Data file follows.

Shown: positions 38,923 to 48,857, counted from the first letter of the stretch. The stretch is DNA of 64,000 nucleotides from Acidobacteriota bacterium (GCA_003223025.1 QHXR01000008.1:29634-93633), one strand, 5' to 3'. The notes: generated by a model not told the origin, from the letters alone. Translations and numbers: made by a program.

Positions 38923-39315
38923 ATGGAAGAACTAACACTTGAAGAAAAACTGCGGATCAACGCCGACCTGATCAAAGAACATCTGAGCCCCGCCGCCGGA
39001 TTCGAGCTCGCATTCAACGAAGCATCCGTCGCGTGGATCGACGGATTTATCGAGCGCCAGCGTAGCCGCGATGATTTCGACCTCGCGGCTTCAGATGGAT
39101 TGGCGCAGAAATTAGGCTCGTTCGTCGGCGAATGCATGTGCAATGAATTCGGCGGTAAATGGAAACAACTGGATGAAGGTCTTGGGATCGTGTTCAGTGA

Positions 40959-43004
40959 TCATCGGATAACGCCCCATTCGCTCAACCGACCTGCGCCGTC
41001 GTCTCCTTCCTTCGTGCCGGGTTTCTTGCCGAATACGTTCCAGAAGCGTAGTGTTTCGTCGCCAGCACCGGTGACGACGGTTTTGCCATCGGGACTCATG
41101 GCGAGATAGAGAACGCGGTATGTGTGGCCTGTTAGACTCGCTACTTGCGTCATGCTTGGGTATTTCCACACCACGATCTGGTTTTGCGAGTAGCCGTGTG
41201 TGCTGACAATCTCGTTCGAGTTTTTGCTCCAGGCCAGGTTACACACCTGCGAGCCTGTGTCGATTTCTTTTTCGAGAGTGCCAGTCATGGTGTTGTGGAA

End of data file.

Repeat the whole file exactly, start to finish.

Shown: positions 38,923 to 48,857, counted from the first letter of the stretch. The stretch is DNA of 64,000 nucleotides from Acidobacteriota bacterium (GCA_003223025.1 QHXR01000008.1:29634-93633), one strand, 5' to 3'. The notes: generated by a model not told the origin, from the letters alone. Translations and numbers: made by a program.

Positions 38923-39315
38923 ATGGAAGAACTAACACTTGAAGAAAAACTGCGGATCAACGCCGACCTGATCAAAGAACATCTGAGCCCCGCCGCCGGA
39001 TTCGAGCTCGCATTCAACGAAGCATCCGTCGCGTGGATCGACGGATTTATCGAGCGCCAGCGTAGCCGCGATGATTTCGACCTCGCGGCTTCAGATGGAT
39101 TGGCGCAGAAATTAGGCTCGTTCGTCGGCGAATGCATGTGCAATGAATTCGGCGGTAAATGGAAACAACTGGATGAAGGTCTTGGGATCGTGTTCAGTGA

Positions 40959-43004
40959 TCATCGGATAACGCCCCATTCGCTCAACCGACCTGCGCCGTC
41001 GTCTCCTTCCTTCGTGCCGGGTTTCTTGCCGAATACGTTCCAGAAGCGTAGTGTTTCGTCGCCAGCACCGGTGACGACGGTTTTGCCATCGGGACTCATG
41101 GCGAGATAGAGAACGCGGTATGTGTGGCCTGTTAGACTCGCTACTTGCGTCATGCTTGGGTATTTCCACACCACGATCTGGTTTTGCGAGTAGCCGTGTG
41201 TGCTGACAATCTCGTTCGAGTTTTTGCTCCAGGCCAGGTTACACACCTGCGAGCCTGTGTCGATTTCTTTTTCGAGAGTGCCAGTCATGGTGTTGTGGAA